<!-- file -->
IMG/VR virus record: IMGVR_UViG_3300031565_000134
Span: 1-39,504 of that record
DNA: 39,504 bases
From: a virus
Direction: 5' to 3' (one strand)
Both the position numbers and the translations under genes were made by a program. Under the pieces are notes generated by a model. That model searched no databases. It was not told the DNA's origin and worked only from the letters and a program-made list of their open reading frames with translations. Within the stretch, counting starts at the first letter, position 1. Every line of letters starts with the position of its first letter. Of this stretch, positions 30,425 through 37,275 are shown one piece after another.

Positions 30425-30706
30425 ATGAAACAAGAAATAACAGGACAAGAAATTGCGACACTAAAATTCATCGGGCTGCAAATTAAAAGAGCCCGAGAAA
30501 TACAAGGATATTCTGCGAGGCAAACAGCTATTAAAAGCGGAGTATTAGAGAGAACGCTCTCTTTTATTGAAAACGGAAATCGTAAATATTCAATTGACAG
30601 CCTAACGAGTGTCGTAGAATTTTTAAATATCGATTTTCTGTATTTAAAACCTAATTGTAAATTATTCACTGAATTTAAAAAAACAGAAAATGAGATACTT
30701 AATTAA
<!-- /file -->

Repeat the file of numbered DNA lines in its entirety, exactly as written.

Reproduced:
IMG/VR virus record: IMGVR_UViG_3300031565_000134
Span: 1-39,504 of that record
DNA: 39,504 bases
From: a virus
Direction: 5' to 3' (one strand)
Both the position numbers and the translations under genes were made by a program. Under the pieces are notes generated by a model. That model searched no databases. It was not told the DNA's origin and worked only from the letters and a program-made list of their open reading frames with translations. Within the stretch, counting starts at the first letter, position 1. Every line of letters starts with the position of its first letter. Of this stretch, positions 30,425 through 37,275 are shown one piece after another.

Positions 30425-30706
30425 ATGAAACAAGAAATAACAGGACAAGAAATTGCGACACTAAAATTCATCGGGCTGCAAATTAAAAGAGCCCGAGAAA
30501 TACAAGGATATTCTGCGAGGCAAACAGCTATTAAAAGCGGAGTATTAGAGAGAACGCTCTCTTTTATTGAAAACGGAAATCGTAAATATTCAATTGACAG
30601 CCTAACGAGTGTCGTAGAATTTTTAAATATCGATTTTCTGTATTTAAAACCTAATTGTAAATTATTCACTGAATTTAAAAAAACAGAAAATGAGATACTT
30701 AATTAA